Resources for Addressing Racism and Hatred in the Classroom
I've explored many of the resources, and have found myself really missing teaching, especially AVID, and the opportunities that allowed me to serve as an advocate for students, and a learner alongside them. I started to re-read one of the resources titled, Helping Students Discuss Race Openly. Within the article, the section "Considering Your Own Identity" really spoke to me, as this continues to be something I am working on.
It seems so simple, know yourself, and you will be a better teacher. But something that is far more challenging is facing your own biases, and often times your own upbringing. More times than not, knowing yourself means opening your eyes, really opening your eyes, and that is often very uncomfortable to say the least. There have been many activities I have participated in with other educators who are white where I have often heard, "I feel guilty." It's not about guilt, it's about knowledge. I like to think that growing up on the Southside of Chicago has afforded me some greater insight into these things, but it really hasn't. Sure, it helps me out sometimes, but it's not just about my knowledge, it's about being open to the knowledge and insight of others!
To that effect, the article states "Working on race and racism...It means not being the only "knower" in the room, but appreciating that many students in a discussion will know things you can't." So what does this mean though? Does this mean that all teachers need to start class and tell students, "We're going to talk about race today."? Does it mean, forget your timelines and your content? Well, I don't think so. What it means is that you need to be willing to set aside your content, or that great lesson you had planned, and be open to seeing, feeling, and responding to teachable moments. Sometimes this might mean responding in the moment and having a tough conversation on the spot, other times it might mean collaborating with colleagues to increase your knowledge, or create a lesson, or opportunity for discussion for students.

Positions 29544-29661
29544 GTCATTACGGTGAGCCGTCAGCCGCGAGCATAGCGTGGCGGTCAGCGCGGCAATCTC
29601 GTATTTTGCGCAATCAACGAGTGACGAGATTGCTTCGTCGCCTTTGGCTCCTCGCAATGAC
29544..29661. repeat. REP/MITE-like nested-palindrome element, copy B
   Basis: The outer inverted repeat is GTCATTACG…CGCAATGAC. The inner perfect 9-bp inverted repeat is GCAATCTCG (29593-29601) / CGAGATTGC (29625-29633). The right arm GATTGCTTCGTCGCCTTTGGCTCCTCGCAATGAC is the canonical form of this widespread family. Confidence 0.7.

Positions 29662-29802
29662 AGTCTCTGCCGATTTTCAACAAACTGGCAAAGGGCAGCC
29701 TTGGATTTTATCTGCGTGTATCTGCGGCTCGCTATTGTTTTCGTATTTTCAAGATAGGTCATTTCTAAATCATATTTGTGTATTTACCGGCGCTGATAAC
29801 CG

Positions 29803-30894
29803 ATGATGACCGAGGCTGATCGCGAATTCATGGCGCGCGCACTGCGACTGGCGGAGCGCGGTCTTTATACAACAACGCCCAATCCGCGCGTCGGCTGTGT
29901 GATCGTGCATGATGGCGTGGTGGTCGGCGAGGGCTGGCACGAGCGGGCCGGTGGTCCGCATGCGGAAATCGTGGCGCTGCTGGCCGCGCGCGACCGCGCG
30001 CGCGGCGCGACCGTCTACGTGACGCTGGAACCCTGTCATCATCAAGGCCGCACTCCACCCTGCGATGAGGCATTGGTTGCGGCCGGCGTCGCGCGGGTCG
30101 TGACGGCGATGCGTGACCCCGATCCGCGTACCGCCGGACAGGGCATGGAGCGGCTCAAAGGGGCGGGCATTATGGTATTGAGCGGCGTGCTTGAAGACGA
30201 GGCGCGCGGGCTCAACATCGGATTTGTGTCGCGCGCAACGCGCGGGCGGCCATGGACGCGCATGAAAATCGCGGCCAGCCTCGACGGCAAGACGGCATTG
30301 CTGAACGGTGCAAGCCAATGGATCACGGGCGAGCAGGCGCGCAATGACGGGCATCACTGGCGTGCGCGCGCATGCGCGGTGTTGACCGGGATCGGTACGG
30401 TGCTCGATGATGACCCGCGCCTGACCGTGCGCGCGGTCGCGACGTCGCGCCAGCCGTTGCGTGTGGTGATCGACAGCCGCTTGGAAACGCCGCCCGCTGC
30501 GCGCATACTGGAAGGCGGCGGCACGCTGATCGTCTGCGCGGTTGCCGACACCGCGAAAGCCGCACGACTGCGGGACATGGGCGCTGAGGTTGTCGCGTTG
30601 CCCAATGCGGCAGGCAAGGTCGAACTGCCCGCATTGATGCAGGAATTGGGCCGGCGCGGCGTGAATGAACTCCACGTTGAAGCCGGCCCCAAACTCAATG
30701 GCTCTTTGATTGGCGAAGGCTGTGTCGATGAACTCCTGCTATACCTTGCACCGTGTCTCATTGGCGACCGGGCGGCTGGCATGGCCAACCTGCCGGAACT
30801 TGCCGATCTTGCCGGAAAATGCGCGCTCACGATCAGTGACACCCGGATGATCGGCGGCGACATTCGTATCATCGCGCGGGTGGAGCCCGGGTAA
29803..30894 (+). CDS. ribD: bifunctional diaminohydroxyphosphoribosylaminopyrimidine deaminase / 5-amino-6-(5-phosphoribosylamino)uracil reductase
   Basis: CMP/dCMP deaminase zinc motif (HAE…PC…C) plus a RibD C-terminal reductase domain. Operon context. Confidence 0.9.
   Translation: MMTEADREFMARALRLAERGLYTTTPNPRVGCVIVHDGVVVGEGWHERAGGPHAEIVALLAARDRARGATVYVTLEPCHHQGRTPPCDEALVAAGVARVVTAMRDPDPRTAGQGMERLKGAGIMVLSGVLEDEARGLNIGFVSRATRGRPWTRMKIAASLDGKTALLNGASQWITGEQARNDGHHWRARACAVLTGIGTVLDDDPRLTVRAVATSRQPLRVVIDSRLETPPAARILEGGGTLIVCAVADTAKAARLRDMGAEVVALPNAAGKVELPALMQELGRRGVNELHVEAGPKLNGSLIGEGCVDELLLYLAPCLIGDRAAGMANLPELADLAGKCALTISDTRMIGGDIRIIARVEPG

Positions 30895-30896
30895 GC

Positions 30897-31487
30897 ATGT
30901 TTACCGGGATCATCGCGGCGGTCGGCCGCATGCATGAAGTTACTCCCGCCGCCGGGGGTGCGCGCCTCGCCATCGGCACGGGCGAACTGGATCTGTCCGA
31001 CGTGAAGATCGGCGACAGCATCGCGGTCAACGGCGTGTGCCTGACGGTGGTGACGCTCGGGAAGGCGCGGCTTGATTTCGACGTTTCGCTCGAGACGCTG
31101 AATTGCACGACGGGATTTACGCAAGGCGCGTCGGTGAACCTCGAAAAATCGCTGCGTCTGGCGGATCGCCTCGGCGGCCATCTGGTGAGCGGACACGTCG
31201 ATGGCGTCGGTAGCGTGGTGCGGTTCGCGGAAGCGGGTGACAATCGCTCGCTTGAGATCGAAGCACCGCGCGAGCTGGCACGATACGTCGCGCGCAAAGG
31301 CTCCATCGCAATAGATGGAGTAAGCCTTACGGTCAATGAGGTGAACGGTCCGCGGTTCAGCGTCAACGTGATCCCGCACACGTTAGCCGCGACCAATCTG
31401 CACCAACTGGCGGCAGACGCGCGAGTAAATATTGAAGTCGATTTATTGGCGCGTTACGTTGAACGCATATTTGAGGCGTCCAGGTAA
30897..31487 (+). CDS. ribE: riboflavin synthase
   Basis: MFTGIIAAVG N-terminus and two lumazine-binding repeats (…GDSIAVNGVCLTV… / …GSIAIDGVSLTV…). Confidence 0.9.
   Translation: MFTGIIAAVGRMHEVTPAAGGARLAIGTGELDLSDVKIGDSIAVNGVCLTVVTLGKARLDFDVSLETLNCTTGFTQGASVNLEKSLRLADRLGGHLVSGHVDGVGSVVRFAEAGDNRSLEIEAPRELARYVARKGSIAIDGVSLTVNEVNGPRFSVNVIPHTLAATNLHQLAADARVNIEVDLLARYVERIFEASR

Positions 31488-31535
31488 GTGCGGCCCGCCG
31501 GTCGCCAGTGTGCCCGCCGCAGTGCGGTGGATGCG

Most importantly of all, and applicable to all teachers at all points in time, it is sometimes as simple as openly sharing with students that you are willing to talk about race. Be vulnerable, be open. Tell students, "I'm not an expert, but I'm here for you." I especially liked the message from the article that stated, "This is tough work. I'm not always sure I'm doing it right. The most important thing you can do is keep responding and learning. Come to me when you need to."
Be an advocate, be a teacher, be a learner, be an upstander when it comes to race and injustice!